One of my favorite things about the mid-late ‘00s music blog explosion was the sudden digital availability of an incredible number of underground rarities, often self-released or private press; I found out about a number of now-beloved records this way, and it gave me a sense of scale I’d never had before. For a rare post-punk, soul, and disco digger like me, it felt exciting, and a little overwhelming, to think of the sheer amount of music out there—some of it incredible, some of it not so much—that had been hiding in individual collections. In some cases, this led to official reissues, artists getting a new lease on life from a committed fandom. London’s ACC Records seems cut from this same enthusiastic cloth, giving ‘80s new wave and post-punk artists who never got their due a lovely reissue treatment. Their second release, Novostj DsorDNE, collects the early work of Turin, Italy duo Marco Milanesio and Roberta Ongaro. This is fascinating stuff, melding goth’s romanticism and punk’s political agitation with the more experimental strains of ‘80s electronic music. It’s clearly of the era, but no track here sounds like it had a template. Raw noise cuts up the piano frills on “La Voce,” spilling into the unsettling “Non Credi Non Credi,” where Ongaro’s voice is processed alongside wild synth pulses into pure alien transmission. More straightforward tracks like “Nel Vuoto” and the haunting and melodramatic “Disordine (Versione dal Vivo),” still bend and stretch in unexpected ways. A unique and compelling release, worthy of being written back into the post-punk and electronic history books.

-Jes Skolnik

Vital Idles
EP

Upon first listen, the economical new 4-track 7-inch EP from the economical Vital Idles, Glasgow’s most ignored minimalist post-punk band, sounds pretty familiar, these being the same sort of whip-smart, crisply recorded post-punk numbers you’ll remember from the band’s excellent 2018 full-length Left Hand. But here the size of Vital Idles’ sound seems to have swelled even as the songs have wound themselves into ever tighter balls of excitable energy. The band is just taking up more space, their songs no longer threatening to fall apart as to simply explode without warning. This new shifting mercurial quality is reflected Jessica Higgins vocals, which have lost their affectless quality and taken on a new dynamism as she experiments with yips and yelps on “Rustle, Rustle,” and a series of belted “Oh’s!” on final track “Careful Extraction” which features very relatable lyrics like, “Just me and my illogical undoing! Just me and my sorry excuse!”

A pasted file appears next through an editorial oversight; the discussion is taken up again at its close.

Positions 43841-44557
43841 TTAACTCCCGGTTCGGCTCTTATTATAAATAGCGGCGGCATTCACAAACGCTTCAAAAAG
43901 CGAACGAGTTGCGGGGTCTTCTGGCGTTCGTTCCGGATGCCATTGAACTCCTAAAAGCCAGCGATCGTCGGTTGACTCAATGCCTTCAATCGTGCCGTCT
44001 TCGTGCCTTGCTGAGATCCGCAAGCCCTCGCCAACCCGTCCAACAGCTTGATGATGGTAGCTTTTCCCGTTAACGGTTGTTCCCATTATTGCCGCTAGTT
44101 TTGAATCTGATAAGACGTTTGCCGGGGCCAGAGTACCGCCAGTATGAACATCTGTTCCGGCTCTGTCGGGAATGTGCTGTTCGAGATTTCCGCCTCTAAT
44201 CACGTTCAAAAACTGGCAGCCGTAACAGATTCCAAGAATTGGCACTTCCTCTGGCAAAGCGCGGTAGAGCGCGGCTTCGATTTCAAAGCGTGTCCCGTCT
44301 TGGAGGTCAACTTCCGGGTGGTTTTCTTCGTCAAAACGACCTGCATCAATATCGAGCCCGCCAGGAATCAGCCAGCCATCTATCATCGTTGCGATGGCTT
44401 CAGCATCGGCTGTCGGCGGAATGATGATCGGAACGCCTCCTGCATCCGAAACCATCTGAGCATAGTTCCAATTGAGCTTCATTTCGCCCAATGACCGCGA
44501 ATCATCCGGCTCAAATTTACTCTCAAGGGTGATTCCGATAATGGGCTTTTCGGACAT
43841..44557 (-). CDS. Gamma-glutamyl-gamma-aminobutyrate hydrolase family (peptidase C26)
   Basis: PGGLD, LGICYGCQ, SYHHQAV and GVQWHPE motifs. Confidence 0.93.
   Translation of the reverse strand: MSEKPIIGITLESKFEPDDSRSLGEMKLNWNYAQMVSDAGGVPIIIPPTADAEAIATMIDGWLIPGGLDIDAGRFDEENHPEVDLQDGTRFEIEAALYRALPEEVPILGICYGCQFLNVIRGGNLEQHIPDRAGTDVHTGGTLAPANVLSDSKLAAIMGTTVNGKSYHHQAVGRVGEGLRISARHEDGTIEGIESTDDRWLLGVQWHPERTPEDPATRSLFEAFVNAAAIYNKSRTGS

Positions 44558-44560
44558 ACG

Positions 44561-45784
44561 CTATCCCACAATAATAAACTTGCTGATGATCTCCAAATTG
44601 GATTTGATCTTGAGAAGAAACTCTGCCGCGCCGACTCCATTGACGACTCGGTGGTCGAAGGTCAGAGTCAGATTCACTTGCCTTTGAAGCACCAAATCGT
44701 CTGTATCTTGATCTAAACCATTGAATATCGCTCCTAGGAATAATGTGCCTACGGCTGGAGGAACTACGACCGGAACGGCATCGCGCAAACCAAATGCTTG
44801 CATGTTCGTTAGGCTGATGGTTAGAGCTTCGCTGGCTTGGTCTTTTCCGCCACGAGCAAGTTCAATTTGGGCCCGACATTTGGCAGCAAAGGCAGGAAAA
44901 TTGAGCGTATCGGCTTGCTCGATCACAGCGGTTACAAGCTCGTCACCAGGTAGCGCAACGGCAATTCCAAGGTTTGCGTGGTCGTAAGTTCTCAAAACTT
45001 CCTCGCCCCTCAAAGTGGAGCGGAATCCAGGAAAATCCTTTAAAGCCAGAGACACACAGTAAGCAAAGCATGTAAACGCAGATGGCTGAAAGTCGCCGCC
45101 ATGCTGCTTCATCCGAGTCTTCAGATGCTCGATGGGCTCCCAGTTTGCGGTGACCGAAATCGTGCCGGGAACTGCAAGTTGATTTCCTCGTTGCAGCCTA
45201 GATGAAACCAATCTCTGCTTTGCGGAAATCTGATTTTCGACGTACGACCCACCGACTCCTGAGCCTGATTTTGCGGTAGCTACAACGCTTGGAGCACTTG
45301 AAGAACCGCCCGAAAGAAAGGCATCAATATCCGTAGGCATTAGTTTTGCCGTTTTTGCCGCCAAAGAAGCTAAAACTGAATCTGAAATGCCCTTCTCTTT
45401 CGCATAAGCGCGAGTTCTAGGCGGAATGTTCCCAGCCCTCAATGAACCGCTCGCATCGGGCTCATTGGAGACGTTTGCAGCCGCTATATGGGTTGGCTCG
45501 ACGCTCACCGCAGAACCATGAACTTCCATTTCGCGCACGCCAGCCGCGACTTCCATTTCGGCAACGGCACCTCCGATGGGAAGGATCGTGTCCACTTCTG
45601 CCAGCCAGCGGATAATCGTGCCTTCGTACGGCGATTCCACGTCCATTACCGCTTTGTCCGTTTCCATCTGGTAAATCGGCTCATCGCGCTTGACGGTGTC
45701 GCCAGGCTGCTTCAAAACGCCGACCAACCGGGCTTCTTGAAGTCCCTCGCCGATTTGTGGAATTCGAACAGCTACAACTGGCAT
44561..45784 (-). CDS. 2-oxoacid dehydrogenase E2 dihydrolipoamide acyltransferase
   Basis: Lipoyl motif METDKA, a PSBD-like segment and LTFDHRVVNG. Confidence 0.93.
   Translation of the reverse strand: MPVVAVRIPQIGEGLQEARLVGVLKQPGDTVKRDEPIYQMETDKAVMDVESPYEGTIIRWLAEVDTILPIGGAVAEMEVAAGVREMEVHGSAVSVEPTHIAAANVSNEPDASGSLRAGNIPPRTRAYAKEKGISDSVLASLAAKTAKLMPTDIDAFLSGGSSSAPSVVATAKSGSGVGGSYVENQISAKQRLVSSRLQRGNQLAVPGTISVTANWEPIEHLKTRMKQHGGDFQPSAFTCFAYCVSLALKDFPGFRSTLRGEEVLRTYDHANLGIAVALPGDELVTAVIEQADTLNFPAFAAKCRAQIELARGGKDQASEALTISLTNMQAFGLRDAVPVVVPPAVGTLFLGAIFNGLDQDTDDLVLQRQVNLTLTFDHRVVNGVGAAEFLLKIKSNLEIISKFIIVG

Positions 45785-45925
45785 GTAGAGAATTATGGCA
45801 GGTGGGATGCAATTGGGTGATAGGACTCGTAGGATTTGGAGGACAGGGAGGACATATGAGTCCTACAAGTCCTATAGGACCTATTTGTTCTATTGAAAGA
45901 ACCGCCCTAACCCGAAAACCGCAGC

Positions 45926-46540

-Mariana Timony

Back Catalog

Anju
Water Garden

Water Garden is the dreamy folk-pop work of Minneapolis-born Anju. The multi-hyphenate is skilled in singing, song-writing, production, and multiple instruments and the arrangement of this album makes that clear. Album starter “Jasmine” is a lovely ode to childhood and flows seamlessly in “Hummingbird,” a song about love. Anju’s lyrics have an element of magical realism — they are ethereal yet grounded. “My work demands that softness and strength can coexist,” she told Bandcamp last year. At its core Water Garden is about family, friendship, and community. “For other QTPOC looking for a home. Hope you can find one in these songs,” she writes in the album notes. Water Garden’s four songs leave me yearning for more. I’m excited to see what Anju does next.

-Diamond Sharp

One Comment

  1. Posted March 13, 2019 at 3:09 am | Permalink

    Surprisingly, I really like these songs. I like to experiment and try different types of music every day.